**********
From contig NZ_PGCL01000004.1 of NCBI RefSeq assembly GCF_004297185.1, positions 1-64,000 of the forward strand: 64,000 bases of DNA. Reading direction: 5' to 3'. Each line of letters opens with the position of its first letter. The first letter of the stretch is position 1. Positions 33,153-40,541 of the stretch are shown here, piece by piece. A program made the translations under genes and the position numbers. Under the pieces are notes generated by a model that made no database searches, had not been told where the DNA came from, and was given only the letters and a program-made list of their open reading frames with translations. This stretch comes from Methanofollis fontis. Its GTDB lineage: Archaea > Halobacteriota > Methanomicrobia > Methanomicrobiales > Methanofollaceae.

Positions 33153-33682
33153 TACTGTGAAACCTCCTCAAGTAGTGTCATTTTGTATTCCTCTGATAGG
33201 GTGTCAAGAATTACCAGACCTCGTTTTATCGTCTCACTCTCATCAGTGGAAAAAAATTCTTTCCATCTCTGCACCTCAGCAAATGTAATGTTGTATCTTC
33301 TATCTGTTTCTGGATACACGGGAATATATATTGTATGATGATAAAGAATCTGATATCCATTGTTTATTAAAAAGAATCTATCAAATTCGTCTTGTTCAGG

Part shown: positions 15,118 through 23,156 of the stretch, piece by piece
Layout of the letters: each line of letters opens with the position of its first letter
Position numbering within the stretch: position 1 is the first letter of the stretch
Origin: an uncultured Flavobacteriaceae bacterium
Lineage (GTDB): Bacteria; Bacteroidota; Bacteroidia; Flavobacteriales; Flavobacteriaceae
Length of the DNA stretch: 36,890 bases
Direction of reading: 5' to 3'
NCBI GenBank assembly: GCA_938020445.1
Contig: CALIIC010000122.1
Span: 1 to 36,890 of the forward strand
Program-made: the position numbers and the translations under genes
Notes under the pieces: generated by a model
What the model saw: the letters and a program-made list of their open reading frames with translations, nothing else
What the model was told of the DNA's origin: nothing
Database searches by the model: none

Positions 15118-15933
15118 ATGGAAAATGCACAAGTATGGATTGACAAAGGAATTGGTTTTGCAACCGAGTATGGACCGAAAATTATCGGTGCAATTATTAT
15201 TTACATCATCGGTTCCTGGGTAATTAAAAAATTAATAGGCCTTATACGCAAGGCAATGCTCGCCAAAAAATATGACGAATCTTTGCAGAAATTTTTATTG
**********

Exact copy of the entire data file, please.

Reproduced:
From contig NZ_PGCL01000004.1 of NCBI RefSeq assembly GCF_004297185.1, positions 1-64,000 of the forward strand: 64,000 bases of DNA. Reading direction: 5' to 3'. Each line of letters opens with the position of its first letter. The first letter of the stretch is position 1. Positions 33,153-40,541 of the stretch are shown here, piece by piece. A program made the translations under genes and the position numbers. Under the pieces are notes generated by a model that made no database searches, had not been told where the DNA came from, and was given only the letters and a program-made list of their open reading frames with translations. This stretch comes from Methanofollis fontis. Its GTDB lineage: Archaea > Halobacteriota > Methanomicrobia > Methanomicrobiales > Methanofollaceae.

Positions 33153-33682
33153 TACTGTGAAACCTCCTCAAGTAGTGTCATTTTGTATTCCTCTGATAGG
33201 GTGTCAAGAATTACCAGACCTCGTTTTATCGTCTCACTCTCATCAGTGGAAAAAAATTCTTTCCATCTCTGCACCTCAGCAAATGTAATGTTGTATCTTC
33301 TATCTGTTTCTGGATACACGGGAATATATATTGTATGATGATAAAGAATCTGATATCCATTGTTTATTAAAAAGAATCTATCAAATTCGTCTTGTTCAGG

Part shown: positions 15,118 through 23,156 of the stretch, piece by piece
Layout of the letters: each line of letters opens with the position of its first letter
Position numbering within the stretch: position 1 is the first letter of the stretch
Origin: an uncultured Flavobacteriaceae bacterium
Lineage (GTDB): Bacteria; Bacteroidota; Bacteroidia; Flavobacteriales; Flavobacteriaceae
Length of the DNA stretch: 36,890 bases
Direction of reading: 5' to 3'
NCBI GenBank assembly: GCA_938020445.1
Contig: CALIIC010000122.1
Span: 1 to 36,890 of the forward strand
Program-made: the position numbers and the translations under genes
Notes under the pieces: generated by a model
What the model saw: the letters and a program-made list of their open reading frames with translations, nothing else
What the model was told of the DNA's origin: nothing
Database searches by the model: none

Positions 15118-15933
15118 ATGGAAAATGCACAAGTATGGATTGACAAAGGAATTGGTTTTGCAACCGAGTATGGACCGAAAATTATCGGTGCAATTATTAT
15201 TTACATCATCGGTTCCTGGGTAATTAAAAAATTAATAGGCCTTATACGCAAGGCAATGCTCGCCAAAAAATATGACGAATCTTTGCAGAAATTTTTATTG